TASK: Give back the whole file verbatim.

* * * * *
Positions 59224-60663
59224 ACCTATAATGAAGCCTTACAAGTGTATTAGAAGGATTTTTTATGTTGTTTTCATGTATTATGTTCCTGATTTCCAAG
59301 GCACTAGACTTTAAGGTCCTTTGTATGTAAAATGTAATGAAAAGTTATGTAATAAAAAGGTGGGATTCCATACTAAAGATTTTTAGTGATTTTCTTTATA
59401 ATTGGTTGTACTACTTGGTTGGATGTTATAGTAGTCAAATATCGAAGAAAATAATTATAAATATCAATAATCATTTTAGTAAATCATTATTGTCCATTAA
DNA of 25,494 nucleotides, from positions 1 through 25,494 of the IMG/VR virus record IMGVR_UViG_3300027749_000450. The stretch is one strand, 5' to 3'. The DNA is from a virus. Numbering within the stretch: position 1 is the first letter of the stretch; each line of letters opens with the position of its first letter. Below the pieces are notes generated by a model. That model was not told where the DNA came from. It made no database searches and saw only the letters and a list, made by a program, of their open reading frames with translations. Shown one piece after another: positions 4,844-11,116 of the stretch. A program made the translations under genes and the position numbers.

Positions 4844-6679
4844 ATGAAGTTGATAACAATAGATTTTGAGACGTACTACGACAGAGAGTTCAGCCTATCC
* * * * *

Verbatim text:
Positions 59224-60663
59224 ACCTATAATGAAGCCTTACAAGTGTATTAGAAGGATTTTTTATGTTGTTTTCATGTATTATGTTCCTGATTTCCAAG
59301 GCACTAGACTTTAAGGTCCTTTGTATGTAAAATGTAATGAAAAGTTATGTAATAAAAAGGTGGGATTCCATACTAAAGATTTTTAGTGATTTTCTTTATA
59401 ATTGGTTGTACTACTTGGTTGGATGTTATAGTAGTCAAATATCGAAGAAAATAATTATAAATATCAATAATCATTTTAGTAAATCATTATTGTCCATTAA
DNA of 25,494 nucleotides, from positions 1 through 25,494 of the IMG/VR virus record IMGVR_UViG_3300027749_000450. The stretch is one strand, 5' to 3'. The DNA is from a virus. Numbering within the stretch: position 1 is the first letter of the stretch; each line of letters opens with the position of its first letter. Below the pieces are notes generated by a model. That model was not told where the DNA came from. It made no database searches and saw only the letters and a list, made by a program, of their open reading frames with translations. Shown one piece after another: positions 4,844-11,116 of the stretch. A program made the translations under genes and the position numbers.

Positions 4844-6679
4844 ATGAAGTTGATAACAATAGATTTTGAGACGTACTACGACAGAGAGTTCAGCCTATCC